The book, featuring the famous character Robert Langdon again, will be released on Oct. 3 and centers heavily on new technology. 

Heather Highland, Nicolle Barton and Aaron Banks, members of St. Louis' Civilian Oversight Board.
Kelly Moffitt | St. Louis Public Radio

On Tuesday’s St. Louis on the Air, we heard about the plans for the next steps of the Civilian Oversight Board, whose function it is to investigate complaints made against the St. Louis Metropolitan Police Department.

A two-year-old organization, the group is trying to determine ways to be more effective in investigating claims and improving police-community relations in St. Louis.

Dr. Keon Gilbert, assistant professor of behavioral science and health education at the College for Public Health and Social Justice at SLU.
Kelly Moffitt | St. Louis Public Radio

On Tuesday’s St. Louis on the Air, Saint Louis University professor Keon Gilbert joined host Don Marsh to discuss his research on the police shootings of black men.

Gilbert is an assistant professor of behavioral science and health education at the College for Public Health and Social Justice at SLU.

Mårten Jansson and Philip Barnes discussed the Saint Louis Chamber Chorus' 62nd season on St. Louis on the Air.
Kelly Moffitt | St. Louis Public Radio

On Friday’s St. Louis on the Air, host Don Marsh learned more about the Saint Louis Chamber Chorus’ 62nd season, which begins Oct. 1. The first performance of the six-concert season will feature a world premiere by Swedish composer Mårten Jansson.

Joining us in studio were Jansson himself as well as Philip Barnes, the artistic director of the Saint Louis Chamber Chorus, to preview the concert and what’s coming up in the 2017-2018 season.

File photo | Ryan Delaney | St. Louis Public Radio

On Friday’s St. Louis on the Air, we went “Behind the Headlines” with updates from the second week of protests in response to the Jason Stockley acquittal.

Reporter Willis Ryder Arnold and Executive Editor Shula Neuman, from the St. Louis Public Radio newsroom, joined the program to help bring us up to speed.

Percy Green and Cori Bush, two activists of different generations, sat down to talk to each other about what has changed - and what hasn't - in the movement.
Kelly Moffitt | St. Louis on the Air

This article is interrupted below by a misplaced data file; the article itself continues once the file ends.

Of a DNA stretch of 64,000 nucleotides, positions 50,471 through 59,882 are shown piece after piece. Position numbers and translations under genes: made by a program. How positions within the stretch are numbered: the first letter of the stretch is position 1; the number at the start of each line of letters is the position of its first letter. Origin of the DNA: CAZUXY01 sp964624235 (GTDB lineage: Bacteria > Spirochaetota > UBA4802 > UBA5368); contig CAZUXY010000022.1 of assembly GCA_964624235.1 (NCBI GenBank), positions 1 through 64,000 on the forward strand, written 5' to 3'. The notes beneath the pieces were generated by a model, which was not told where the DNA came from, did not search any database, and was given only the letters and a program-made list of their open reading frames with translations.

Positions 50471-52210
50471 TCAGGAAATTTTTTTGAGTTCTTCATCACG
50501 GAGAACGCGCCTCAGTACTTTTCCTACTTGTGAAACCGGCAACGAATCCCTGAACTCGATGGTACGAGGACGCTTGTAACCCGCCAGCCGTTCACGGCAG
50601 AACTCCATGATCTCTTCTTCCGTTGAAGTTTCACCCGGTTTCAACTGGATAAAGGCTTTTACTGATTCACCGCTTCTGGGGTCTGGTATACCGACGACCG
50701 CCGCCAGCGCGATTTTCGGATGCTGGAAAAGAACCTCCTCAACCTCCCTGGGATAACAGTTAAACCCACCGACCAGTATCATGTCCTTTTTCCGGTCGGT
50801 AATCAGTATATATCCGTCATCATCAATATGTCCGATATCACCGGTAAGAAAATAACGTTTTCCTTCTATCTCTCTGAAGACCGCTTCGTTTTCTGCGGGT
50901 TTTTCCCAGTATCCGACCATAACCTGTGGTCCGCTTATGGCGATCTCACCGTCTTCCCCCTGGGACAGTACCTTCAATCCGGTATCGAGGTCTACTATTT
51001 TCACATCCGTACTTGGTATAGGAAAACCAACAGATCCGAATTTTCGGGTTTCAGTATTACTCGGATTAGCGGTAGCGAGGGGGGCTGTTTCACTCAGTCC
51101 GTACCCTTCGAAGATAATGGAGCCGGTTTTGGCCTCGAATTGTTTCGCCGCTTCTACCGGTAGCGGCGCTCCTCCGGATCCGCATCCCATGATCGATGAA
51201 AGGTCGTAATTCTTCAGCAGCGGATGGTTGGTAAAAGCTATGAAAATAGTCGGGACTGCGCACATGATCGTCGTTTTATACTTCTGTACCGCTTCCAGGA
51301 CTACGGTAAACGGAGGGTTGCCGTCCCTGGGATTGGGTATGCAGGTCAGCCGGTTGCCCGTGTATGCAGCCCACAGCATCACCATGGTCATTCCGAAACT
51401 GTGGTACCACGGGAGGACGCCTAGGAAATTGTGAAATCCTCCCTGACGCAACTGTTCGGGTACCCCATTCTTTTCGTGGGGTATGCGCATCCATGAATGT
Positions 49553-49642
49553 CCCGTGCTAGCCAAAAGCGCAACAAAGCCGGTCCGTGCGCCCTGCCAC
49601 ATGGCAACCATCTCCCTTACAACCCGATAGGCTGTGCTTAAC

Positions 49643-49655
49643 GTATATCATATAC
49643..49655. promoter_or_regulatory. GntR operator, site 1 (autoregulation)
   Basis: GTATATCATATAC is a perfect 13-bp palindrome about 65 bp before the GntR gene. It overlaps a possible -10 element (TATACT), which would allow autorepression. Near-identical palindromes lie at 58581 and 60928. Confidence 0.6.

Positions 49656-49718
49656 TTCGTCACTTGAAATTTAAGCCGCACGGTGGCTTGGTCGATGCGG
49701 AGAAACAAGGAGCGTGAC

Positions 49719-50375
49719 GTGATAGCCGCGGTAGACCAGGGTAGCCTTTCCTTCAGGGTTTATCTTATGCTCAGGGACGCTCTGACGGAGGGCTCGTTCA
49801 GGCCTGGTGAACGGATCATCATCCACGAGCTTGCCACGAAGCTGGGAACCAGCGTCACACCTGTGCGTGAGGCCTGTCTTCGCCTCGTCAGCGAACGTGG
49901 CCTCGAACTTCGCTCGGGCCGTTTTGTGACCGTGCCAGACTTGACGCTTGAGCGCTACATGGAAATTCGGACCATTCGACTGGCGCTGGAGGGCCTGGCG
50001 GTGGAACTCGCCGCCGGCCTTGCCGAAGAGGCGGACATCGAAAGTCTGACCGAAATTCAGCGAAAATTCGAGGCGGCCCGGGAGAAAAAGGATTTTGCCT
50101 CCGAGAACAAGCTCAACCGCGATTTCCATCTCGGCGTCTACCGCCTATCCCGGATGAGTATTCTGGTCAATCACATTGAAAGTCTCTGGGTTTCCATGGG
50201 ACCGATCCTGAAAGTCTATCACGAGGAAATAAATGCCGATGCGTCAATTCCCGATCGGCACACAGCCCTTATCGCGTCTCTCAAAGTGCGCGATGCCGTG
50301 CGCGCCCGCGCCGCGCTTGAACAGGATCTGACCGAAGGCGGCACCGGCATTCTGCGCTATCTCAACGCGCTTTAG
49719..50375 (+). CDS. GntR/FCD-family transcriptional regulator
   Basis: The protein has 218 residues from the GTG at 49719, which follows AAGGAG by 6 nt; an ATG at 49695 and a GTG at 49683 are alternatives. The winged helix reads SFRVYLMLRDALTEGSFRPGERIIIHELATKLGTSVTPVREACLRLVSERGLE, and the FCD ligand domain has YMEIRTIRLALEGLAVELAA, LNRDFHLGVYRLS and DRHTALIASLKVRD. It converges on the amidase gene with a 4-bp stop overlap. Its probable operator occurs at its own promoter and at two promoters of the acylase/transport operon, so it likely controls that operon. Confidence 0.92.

Here in St. Louis, we’re well into the second week of protests following the acquittal of Jason Stockley. It’s a scene we’ve seen as recently in 2014, when protests erupted in response to the police shooting death of Michael Brown Jr.

Barry Lynn, the outgoing director of Americans United for Separation of Church and State.
Americans United for Separation of Church and State

On Thursday’s St. Louis on the Air, Rev. Barry Lynn, the outgoing executive director of Americans United for Separation of Church and State, joined host Don Marsh to discuss where the organization stands today. Lynn has served in the role for 25 years.

Lynn will be in St. Louis this weekend to be honored by local chapters of his organization, the Anti-Defamation League and the National Council of Jewish Women. 

On the set of a documentary shot in Ireland in 2016, featuring SLU professor Thomas Finnan.
HEC-TV

Time has a way of erasing what came before, often pushing lived history underground. A new documentary from HEC-TV that will premiere this fall follows the effort of one Saint Louis University professor and archaeologist as he and his team aim to uncover a specific piece of Irish history: the remnants of Gaelic lordship from the Middle Ages.

Gaelic Ireland refers to the era from around 1200 to 1700, or the late medieval period.

LIndsey Noblott and Lisa Greening joined St. Louis on the Air host Don Marsh to discuss a new St. Louis-wide literacy initiative launching this week.
Kelly Moffitt | St. Louis Public Radio

Tomorrow, the first-ever St. Louis city and county-wide literacy initiative launches. The program is a collaboration between Ready Readers and the St. Louis Regional Early Childhood Council and it is called “Turn the Page STL.”

On Tuesday's St. Louis on the Air, we discussed tips and trends of drinking in St. Louis in 2017.
Sauce Magazine

On Tuesday’s St. Louis on the Air, our partners at Sauce Magazine joined the program to discuss their annual “Guide to Drinking,” and how St. Louisans can get the best of their drinking experience in St. Louis.

Joining the program to discuss:

  • Matt Sorrell, Staff Writer, Sauce Magazine
  • Heather Hughes, Managing Editor, Sauce Magazine
  • Catherine Klene, Managing Editor, Sauce Magazine

Listen to the full conversation:

A wind turbine.
Provided by Ameren Missouri

Missouri's largest utility company announced plans today that could dramatically reduce its impact on the environment. 

Ameren Missouri released multiple goals it hopes to achieve, which include adding 700 megawatts of wind power generation by 2020, along with 100 megawatts of solar power by 2027. Company leaders are speaking to developers about a potential wind farm project and hope to provide more details by the end of this year.